Manchester United Wins Their 20th English League Title: Are They The Best Team Of The English Premier League Era Or Simply The Most Consistent?
Manchester United defeated Aston Villa 3-0 Monday night to secure their record 20th English Football title, and 13th title in the English Premier League era. Since the Premier League's inception in 1993 just five teams have ever won the title, and other then United, no team has ever won it more then three times. This year they not only won it with four games to spare, but they also have a chance to break Chelsea’s record for most points in a single season. What make their success all the more astonishing, is that Sir Alex Ferguson has rebuilt his United side several times over their run of 13 league titles, with his current side winning their fifth title in the past seven years. With the great success that this current side is having, it is time to ask if this current Manchester United team is the best team ever in the Premier League era, or is it simply the most consistent.
Fox Sports has provided a major change to the status quo for American soccer fans Tuesday morning by announcing that Gus Johnson will become the new lead play-by-play man for the networks soccer coverage. Johnson, who has developed a cult following due to his excitement and knack for calling many close NCAA tournament games for CBS, will call his first match for Fox next week when Manchester United face Real Madrid in the UEFA Champions League. Johnson will also call several other Champions League and Premier League matches for Fox, including the FA Cup Final and the Champions League final; with the ultimate goal being for Johnson to be Fox’s lead play-by-play voice for the 2018 and 2022 FIFA World Cups.
Over his career Gus Johnson has collected many fans who love the enthusiasm and excitement that he brings to every broadcast, regardless of who is playing. However, the move is a tremendously risky one for Fox, as American soccer fans demand the best, and can be very critical.
The New York Rangers entered the lockout-shortened 2013 NHL regular season as one of the favorites to win the Stanley Cup. After just two games the hype has all but turned into nerves after the team dropped their opening two games to the Boston Bruins and Pittsburgh Penguins; two teams that many consider to be the two best in the Eastern Conference. It wasn’t just that the Rangers lost their opening two games; it’s that in those two games the Rangers have looked flat, out of sync, and for many stretches of play, just downright awful. The Rangers first two games were filled with the entire team making too many mistakes, both on the ice and in their heads, while taking way too many penalties to kill any momentum they may have found.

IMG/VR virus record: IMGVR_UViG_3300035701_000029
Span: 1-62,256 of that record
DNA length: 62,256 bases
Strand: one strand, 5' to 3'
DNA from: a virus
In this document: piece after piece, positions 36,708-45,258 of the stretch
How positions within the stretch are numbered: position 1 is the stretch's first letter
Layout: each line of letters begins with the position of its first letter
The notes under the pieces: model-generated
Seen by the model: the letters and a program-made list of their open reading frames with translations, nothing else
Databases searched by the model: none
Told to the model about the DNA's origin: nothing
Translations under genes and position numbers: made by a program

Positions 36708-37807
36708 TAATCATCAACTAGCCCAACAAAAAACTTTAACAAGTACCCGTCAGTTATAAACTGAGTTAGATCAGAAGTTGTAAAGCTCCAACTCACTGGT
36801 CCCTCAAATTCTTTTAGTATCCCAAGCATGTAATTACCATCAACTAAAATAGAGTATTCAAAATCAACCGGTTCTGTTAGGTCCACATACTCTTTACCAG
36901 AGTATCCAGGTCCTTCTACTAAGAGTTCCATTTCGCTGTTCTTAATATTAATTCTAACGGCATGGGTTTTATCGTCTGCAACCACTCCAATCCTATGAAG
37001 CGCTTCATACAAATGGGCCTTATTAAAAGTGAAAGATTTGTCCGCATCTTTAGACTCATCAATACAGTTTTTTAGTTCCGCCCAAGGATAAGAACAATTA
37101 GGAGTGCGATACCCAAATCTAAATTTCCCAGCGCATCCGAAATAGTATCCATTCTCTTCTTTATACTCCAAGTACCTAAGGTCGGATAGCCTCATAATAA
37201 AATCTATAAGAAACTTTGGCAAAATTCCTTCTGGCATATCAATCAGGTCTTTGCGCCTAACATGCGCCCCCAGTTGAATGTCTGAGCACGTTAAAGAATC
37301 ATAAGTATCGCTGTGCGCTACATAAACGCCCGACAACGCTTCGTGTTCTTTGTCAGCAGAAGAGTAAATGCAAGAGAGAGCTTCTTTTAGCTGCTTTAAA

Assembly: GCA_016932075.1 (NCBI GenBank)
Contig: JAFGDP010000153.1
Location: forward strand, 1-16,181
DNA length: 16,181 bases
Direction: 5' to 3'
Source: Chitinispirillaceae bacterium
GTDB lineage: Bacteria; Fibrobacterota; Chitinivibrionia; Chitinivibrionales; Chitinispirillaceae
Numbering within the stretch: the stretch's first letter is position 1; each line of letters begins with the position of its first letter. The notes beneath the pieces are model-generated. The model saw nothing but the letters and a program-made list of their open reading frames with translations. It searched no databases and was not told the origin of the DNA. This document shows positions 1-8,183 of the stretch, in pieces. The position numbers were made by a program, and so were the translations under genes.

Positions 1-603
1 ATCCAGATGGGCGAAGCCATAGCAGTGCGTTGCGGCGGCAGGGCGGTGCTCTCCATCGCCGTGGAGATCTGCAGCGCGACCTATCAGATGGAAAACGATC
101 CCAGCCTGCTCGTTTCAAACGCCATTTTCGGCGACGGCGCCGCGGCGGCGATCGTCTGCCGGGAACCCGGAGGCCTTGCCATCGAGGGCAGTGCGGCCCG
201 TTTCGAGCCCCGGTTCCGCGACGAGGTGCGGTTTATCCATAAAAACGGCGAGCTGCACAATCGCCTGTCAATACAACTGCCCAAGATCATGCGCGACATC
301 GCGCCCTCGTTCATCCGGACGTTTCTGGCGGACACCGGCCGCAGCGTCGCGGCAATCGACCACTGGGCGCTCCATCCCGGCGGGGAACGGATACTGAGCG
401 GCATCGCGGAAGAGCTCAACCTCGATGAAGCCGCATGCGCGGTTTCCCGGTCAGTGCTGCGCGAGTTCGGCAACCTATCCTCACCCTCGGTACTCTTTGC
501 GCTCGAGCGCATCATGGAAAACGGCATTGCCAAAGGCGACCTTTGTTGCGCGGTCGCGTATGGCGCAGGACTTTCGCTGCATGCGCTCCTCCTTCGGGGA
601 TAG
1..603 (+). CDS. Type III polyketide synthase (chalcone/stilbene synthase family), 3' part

As many people have pointed out, this is why they have pre-season games, for teams to work out the kinks and get the mental mistakes out of the way.
When you think of the best football players in the world you do not rattle off many names before you get to Manchester United striker Wayne Rooney. It would be hard to argue that Rooney is not one of the most talented goal scorers in the world, after-all, he has 206 goals in all competitions with Manchester United and Everton, as well as 32 more for England. Over his 11 year career, Rooney has shown his ability to score all different types of goals, whether it be a clinical finish, deadly shot, great header, or just a downright spectacular “how-did-he-do-that” finish. But despite being one of the greatest English goal scorers to ever play the game, the summer arrival of former Arsenal striker Robin van Persie to Old Trafford has left Rooney playing the role of sidekick, rather than team leader. For anyone with an ego, which is almost every footballer on the planet, this would usually not end well, but for Rooney, playing van Persie’s sidekick has become his favorite role of his career.
The other day as I was listening to sports radio in New York, the topic of conversation came up about how the Mike D’Antoni New York Knicks era was considered a massive failure. While Michael Kay, one of the hosts disagreed, citing that originally D’Antoni was never put in a position to succeed; fans were calling into the show to lambast the former Knicks, and current Lakers coach. While D’Antoni never won a playoff game with the Knicks, and in the end ended up quitting on the team, the Mike D’Antoni era in New York was far from a failure, in fact, it accomplished everything it set out to.
On the radio, Michael Kay argued that for the first two years of his tenure as Knicks Head Coach, D’Antoni was never even given a chance to succeed. Team president Donnie Walsh was brought in to New York with one job, to clear cap space so the Knicks could make a run at Lebron James during the summer of 2010. As Kay said, every time the Knicks found a player that was becoming productive under the D’Antoni system, they would trade him to clear cap space, therefore D’Antoni never had a good team at his disposal.